Currently involved in a variety of projects which are observing Polar Ocean dynamics, utilizing autonomous profiling platforms along with ship borne measurements and moorings. Full data timescales from acquisition to processing and analysis.
Current research interests pivot around observational oceanography; ocean turbulence and mixing, ocean dynamics and fluxes.
Researcher: 2017 – 2020, Bangor Uni & Nortek-AS
Developing techniques to aid the design and operation of Tidal Energy Convertors by characterisation of key aspects of turbulence, i.e. the scales, structure/coherency and stress, which are most likely to compromise the structural integrity of the tidal energy infrastructure.
Researcher: 2016, Norwegian Young Sea Ice Project, Norwegian Polar Institute
The study of under ice turbulence and its role in diapycnal mixing modulating the heat budget of the Arctic Ocean. https://eos.org/project-updates/arctic-research-on-thin-ice-consequences-of-arctic-sea-ice-loss.
Researcher, 2012-2016, Bangor Uni
Observational oceanographer within OSMOSIS (Ocean Surface Mixing, Ocean Sub-mesoscale Interaction Study), focusing on the role of Langmuir circulation and inertial shear spikes in driving mixing within and below the surface mixed layer of the ocean.
Curriculum designer, 2008-2012
I was project lead to design and develop a Repackaged Degree. Within this programme I developed problem based learning (PBL) modules unified with industrial seminars, with labs linked to lectures integrating social media and Web 2.0 technologies.
Working in the corporate sector my role was to develop a stand-off rugidised Laser Induced Breakdown Spectroscopy (LIBS) system with a range capability in excess of 100m for remote, non-contact material detection/characterisation of chemical, biological, radiological, nuclear and explosive materials for security and protection, as part of a project for Applied Photonics Limited and the U.S. Army Research Laboratory.
Previous to this I was reading for my PhD. For this work I developed a LIBS system for the analysis of geological samples in simulated extra-terrestrial environments. The analysis covered pressures of 160×103 Pa to 0.4×10-3 Pa and ambient gaseous mixtures of air, nitrogen and methane. Particular attention was paid to temporal and power considerations under such regimes.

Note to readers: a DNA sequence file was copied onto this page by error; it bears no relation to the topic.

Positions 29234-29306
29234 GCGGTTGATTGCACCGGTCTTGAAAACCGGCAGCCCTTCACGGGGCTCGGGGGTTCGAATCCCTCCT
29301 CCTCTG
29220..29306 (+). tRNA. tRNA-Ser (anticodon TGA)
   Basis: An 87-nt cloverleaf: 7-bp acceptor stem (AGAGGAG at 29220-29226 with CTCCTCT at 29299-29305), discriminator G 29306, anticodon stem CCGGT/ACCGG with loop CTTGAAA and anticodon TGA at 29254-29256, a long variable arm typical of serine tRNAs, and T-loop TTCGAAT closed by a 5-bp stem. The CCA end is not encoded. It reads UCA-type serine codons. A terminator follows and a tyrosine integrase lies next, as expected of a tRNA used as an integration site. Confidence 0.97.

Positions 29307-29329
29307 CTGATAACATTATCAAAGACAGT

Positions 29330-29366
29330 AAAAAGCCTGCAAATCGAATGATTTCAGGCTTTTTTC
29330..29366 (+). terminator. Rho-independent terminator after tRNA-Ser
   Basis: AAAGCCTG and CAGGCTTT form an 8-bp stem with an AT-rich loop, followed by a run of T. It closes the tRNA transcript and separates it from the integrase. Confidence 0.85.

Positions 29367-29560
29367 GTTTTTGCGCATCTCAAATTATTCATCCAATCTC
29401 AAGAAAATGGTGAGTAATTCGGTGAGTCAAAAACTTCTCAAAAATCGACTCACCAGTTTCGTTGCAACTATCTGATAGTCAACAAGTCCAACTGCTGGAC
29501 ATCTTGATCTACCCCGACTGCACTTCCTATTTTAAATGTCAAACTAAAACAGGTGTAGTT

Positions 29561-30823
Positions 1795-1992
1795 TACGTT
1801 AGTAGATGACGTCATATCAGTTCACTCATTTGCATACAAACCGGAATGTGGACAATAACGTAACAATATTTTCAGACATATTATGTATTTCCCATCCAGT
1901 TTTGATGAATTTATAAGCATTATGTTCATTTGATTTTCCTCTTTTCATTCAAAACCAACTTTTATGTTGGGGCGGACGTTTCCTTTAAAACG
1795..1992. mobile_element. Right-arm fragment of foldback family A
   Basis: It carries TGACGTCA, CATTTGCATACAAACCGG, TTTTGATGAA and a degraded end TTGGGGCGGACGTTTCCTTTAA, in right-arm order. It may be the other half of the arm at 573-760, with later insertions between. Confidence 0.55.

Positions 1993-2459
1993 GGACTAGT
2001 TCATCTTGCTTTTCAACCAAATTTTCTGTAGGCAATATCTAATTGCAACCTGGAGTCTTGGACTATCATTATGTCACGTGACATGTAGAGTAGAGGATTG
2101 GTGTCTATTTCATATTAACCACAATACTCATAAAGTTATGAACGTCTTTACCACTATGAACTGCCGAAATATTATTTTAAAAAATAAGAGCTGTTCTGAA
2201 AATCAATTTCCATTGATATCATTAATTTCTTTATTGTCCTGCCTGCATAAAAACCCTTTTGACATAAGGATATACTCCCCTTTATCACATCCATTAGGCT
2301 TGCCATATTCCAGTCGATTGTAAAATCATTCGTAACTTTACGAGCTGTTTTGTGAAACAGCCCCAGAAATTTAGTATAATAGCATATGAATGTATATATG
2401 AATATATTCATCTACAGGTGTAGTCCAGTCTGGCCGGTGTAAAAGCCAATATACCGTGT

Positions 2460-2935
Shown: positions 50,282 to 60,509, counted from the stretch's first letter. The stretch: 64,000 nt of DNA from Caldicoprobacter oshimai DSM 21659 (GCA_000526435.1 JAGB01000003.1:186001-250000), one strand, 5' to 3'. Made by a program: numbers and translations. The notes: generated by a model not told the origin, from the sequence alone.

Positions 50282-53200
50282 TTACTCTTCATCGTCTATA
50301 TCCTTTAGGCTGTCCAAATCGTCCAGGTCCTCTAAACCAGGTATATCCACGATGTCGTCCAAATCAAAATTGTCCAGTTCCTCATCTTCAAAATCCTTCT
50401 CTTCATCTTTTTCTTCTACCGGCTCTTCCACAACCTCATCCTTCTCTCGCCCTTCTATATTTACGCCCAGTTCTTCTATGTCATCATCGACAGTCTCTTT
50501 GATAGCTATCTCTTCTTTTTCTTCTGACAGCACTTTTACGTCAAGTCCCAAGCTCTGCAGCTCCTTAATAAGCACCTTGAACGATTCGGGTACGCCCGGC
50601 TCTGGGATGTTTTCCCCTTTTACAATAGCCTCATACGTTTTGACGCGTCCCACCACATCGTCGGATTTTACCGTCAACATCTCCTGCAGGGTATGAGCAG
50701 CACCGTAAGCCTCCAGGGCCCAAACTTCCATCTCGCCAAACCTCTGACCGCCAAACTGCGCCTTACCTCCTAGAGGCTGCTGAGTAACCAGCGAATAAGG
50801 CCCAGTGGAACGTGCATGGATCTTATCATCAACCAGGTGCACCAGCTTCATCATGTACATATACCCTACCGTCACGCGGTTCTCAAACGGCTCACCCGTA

Further Information / Education and Affiliations:
I refer you to my pages on Linked-in and Research Gate –
All publications can be found through my ORCID id:
I am currently participating in three projects:
ORCHESTRA (Ocean Regulation of Climate through Heat and Carbon Sequestration and Transports).
This large NERC cross-centre project is studying heat and carbon fluxes in the Southern Ocean. It combines sustained observations in the Orkney Passage, along the A23 section and across sections in the Drake Passage and the South Atlantic. My involvement is with the analysis of observational data collected around underwater seamounts, with a focus on Discovery Bank observing possible Taylor Column dynamics with CTD, ADCP, VMP and Glider data processing and analysis.
A68 Iceberg; autonomous glider deployments. https://www.bbc.co.uk/news/science-environment-56072220
Iceberg A-68 calved from Larsen C Ice Shelf in July 2017. The iceberg remained in the sea ice of the western Weddell Sea for several years, but entered open water in early 2020, and moved rapidly toward South Georgia. Interest lies in the impact the iceberg will have on the physical environment and ecosystem of the region with freshwater fluxes affecting the surrounding water column via upwelling and downwelling at the iceberg edges under the prevailing winds. We have deployed two Slocum gliders to obtain observations and follow the movement, melting, and breakup, of the iceberg/s for around 3-4 months.
SO-CHIC (Southern Ocean Carbon and Heat Impact on Climate).
The overall objective of SO-CHIC is to understand and quantify variability of heat and carbon budgets in the Southern Ocean through an investigation of the key processes controlling exchanges between the atmosphere, ocean and sea ice using a combination of observational and modelling approaches, with the aim to unlock these key processes which represent the main limitation of the current generation of climate models. The project involves 16 partners across 10 countries over 4 years. I will be drawing understanding of ocean mixed-layer dynamics in the Weddell Sea using a variety of observational platforms, not least of which is a Slocum/Teledyne Turbulence glider.